On November 15, a bison-hunting season opened in Montana for the first time in 15 years. Two months prior, the Montana Fish, Wildlife & Parks Commission approved the issuing of 50 licenses for the much-disputed hunt, which lasts 90 days. Each year, hundreds of bison leave snowy Yellowstone National Park in search of food, and until this point, state and national officials were solely responsible for controlling or killing them under the Interagency Bison Management Plan.

Of the 50 licenses up for grabs, 16 were allocated for American Indian tribes in Montana and ten were issued to hunters selected for a postponed bison hunt from last winter. 6,177 potential hunters (5,992 from Montana) applied for the remaining 24 spots.

Officials cite concern that the bison may infect local cattle with brucellosis, a disease which causes cattle to abort their young. Such a transmission has been assumed possible, but has never been documented between wild bison and domestic cattle. The New York Times reports that the bison’s roaming ground outside of Yellowstone would only put 500 cattle at risk.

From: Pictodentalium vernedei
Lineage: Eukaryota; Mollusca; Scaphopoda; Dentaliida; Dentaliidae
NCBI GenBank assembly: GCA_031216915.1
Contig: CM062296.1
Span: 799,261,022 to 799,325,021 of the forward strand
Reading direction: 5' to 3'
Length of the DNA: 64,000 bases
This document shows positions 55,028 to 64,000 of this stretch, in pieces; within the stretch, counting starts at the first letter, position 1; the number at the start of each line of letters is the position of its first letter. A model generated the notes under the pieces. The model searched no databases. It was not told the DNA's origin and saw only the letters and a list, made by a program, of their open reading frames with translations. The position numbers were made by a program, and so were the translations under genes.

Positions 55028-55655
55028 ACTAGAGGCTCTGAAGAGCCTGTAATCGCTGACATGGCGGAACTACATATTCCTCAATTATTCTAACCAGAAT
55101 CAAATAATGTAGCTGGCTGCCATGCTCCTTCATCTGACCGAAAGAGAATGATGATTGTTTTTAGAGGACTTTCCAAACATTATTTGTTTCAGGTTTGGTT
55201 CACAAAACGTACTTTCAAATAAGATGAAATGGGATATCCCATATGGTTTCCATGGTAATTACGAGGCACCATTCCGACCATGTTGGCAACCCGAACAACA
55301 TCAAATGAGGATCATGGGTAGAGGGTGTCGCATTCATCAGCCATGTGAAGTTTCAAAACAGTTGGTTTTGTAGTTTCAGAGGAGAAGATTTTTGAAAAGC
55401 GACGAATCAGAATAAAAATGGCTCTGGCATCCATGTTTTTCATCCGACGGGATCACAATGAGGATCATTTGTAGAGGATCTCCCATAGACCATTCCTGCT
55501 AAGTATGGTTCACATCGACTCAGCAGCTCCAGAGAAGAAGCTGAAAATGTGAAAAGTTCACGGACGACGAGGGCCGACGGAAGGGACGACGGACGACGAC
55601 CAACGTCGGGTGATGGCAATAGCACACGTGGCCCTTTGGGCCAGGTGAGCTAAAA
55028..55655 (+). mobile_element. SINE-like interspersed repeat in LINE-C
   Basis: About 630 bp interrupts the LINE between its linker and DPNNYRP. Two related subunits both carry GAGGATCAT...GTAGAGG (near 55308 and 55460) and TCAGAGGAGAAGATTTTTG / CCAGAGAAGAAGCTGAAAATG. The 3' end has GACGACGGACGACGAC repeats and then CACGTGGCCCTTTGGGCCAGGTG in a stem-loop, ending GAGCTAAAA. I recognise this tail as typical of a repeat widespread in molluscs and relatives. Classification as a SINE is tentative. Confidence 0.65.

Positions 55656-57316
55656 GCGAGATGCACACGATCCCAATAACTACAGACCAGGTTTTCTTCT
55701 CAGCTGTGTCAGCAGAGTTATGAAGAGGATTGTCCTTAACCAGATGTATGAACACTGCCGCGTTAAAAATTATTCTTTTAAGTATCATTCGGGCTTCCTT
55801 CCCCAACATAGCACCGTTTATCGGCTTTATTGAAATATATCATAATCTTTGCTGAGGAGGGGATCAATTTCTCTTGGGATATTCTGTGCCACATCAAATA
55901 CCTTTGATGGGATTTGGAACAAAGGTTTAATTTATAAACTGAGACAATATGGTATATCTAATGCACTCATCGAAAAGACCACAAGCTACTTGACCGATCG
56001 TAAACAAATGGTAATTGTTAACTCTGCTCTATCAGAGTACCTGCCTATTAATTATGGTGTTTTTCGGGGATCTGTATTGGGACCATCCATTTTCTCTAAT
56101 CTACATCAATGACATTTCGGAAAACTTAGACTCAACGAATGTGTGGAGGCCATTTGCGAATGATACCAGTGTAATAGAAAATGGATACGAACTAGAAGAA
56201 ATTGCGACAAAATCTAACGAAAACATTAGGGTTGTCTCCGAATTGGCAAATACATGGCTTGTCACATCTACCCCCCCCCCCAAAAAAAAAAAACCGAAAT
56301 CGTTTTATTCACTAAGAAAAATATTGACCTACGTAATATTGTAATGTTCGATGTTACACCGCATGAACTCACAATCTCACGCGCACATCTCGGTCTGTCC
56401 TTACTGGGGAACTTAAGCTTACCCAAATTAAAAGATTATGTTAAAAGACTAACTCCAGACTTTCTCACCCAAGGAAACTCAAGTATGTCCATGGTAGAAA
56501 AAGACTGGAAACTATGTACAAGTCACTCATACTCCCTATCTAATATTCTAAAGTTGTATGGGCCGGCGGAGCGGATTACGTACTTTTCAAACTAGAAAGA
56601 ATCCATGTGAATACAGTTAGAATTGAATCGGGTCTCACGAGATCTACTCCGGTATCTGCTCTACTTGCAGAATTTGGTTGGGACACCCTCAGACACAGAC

In 1990, the Montana Legislature cancelled the state’s last bison hunt due to protests and boycotts. Much of that controversy surrounded the egregious manner in which the hunt played out: more often than not, game wardens led hunters to peacefully grazing bison, unaware of the potential danger. This year, the 50 hunters will undergo an orientation session designed to encourage “fair chase” rather than one-sided target practice. This promise, however, does not quell the fears of the Buffalo Field Campaign, an organization dedicated to preserving a vestige of the herds that once dominated the American West. They are committed to recording the hunt through videos and photographs, and have already scheduled tours of the hunting grounds with the national media.